“If a business has moved all their information to the cloud, what happens if they lose their data? There’s a lot of factors to consider and it’s not always that straightforward.
“It’s about partners ensuring that customers have the right connections in place, backed up by proper redundancy and disaster recovery solutions, then they can offer advice around cloud services and workloads.”
Across the small to medium business (SMB) sector in New Zealand, Harris said a lack of education still exists with regards to cloud, as business owners struggle to understand the monetary and technological benefits.
“Many customers know the buzzwords but don’t know how they function,” Belton IT Nexus engineer Brad Collins acknowledged. “As an industry, we struggle with terminology and customers have the idea that everything must be in the cloud, but sometimes it doesn’t make sense.
“Education is still a huge challenge impacting channel partners today.”
As a result, partner engagement in the cloud is dictated by the size of the customer being served.
“We’re seeing a difference between the size of the user,” StorageCraft master engineer Karl Thomson added. “We’re 100 per cent channel and through SMBs, it’s still very much a trusted advisor play and the customer doesn’t know that they are using StorageCraft technology.
“They are simply consuming something that is month by month, so partners can provision a service and they don’t care because the customer is getting an outcome.
“But then as you start to migrate up towards mid-market, you see the conversation change in that the customer has already made a decision. We must be at the forefront of the outcome that they are looking for.
In terms of end-user spending, technology investments in New Zealand are expected to reach almost $11.8 billion in 2017, up 2.7 per cent from last year and ahead of the global average.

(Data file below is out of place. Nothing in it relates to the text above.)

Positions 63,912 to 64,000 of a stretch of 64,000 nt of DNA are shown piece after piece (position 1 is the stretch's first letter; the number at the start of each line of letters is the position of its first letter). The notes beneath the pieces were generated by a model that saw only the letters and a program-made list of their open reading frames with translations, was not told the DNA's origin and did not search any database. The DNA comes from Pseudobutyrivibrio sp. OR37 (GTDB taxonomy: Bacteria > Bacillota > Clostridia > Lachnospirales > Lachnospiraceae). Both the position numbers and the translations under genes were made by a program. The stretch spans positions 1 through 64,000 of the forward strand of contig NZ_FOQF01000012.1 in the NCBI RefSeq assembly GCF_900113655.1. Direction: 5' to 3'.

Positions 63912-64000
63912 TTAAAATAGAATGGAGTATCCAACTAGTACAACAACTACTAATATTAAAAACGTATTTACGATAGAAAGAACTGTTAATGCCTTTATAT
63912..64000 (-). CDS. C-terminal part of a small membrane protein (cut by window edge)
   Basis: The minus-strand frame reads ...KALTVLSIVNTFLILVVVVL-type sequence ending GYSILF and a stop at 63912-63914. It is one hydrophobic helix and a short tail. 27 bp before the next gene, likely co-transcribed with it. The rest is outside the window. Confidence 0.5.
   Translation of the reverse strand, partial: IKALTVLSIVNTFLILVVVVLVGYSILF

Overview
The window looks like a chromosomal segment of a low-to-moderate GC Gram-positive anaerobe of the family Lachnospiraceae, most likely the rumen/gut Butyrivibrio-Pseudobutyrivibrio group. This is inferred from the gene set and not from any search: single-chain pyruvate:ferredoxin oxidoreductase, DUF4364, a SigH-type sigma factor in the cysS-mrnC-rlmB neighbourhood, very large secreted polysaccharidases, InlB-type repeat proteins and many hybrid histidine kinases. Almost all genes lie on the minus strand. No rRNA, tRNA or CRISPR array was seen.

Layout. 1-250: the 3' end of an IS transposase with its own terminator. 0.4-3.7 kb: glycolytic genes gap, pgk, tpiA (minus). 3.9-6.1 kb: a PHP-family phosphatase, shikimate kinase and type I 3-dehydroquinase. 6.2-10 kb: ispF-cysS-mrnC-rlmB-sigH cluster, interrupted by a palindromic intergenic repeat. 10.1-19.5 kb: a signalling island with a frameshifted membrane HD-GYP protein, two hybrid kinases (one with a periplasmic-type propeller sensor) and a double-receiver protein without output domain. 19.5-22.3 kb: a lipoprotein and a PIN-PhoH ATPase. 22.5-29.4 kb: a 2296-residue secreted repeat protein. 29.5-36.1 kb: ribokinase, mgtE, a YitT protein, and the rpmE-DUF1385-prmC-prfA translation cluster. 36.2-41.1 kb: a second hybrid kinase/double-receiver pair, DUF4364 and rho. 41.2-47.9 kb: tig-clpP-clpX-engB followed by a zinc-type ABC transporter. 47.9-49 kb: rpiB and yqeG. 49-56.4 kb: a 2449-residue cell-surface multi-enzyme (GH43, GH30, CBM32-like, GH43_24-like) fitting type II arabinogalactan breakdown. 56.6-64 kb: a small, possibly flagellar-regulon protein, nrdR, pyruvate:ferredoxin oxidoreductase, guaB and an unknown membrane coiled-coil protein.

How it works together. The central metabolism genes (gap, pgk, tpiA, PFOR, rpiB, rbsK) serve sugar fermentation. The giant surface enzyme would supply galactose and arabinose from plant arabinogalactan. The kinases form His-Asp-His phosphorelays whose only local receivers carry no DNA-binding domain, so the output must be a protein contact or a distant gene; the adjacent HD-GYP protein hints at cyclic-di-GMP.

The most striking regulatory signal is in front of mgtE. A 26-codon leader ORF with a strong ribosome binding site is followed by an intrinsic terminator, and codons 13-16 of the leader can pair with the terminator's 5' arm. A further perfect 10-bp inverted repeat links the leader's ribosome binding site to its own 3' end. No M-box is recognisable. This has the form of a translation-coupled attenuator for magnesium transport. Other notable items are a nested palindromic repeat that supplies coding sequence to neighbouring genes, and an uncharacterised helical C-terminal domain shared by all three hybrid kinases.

Naturally, cloud forms a key part of such investment, with businesses of all sizes continuing to assess the pros and cons of switching workloads to the skies.
“Firstly, we have businesses that want to move everything to the cloud,” Westcon-Comstor vice president of innovation Darryl Grauman added. “If you’re a new business starting out, why would you even think about infrastructure?
“Why would you go down that route when everything you need is through software-as-a-service (SaaS)? There’s no reason to be lumbered by hardware.”
In offering an alternative viewpoint, Grauman argued that SMBs nationwide are tied down by legacy investments, creating demand to move such businesses to the cloud.
“There’s businesses in New Zealand today that are working with customers to migrate them 100 per cent to the cloud at SMB level,” Grauman said.
“But on the enterprise side, it’s certainly a multi-cloud play. There’s different workloads and different solutions, and making them talk to each other is key.
“Bringing together those moving parts is crucial, which represents an important role for the channel, with DevOps very much a required skill set today.”
Delving deeper into the heart of the cloud market in New Zealand, Grauman cited application developers as central to the future success of the channel.
This however, is a channel that looks, thinks and acts differently.
“They are creating and delivering apps at a global, regional and local level,” Grauman added. “They are building on Amazon Web Services (AWS) and Microsoft Azure and this is an area of the market which requires focus.”
According to Grauman, the channel has a role to play in this space but it’s a different role to that of before.
“It’s all well and good to move a business to the cloud, but then what?” The Instillery chief product officer Jeremy Nees asked. “What can you offer beyond cloud?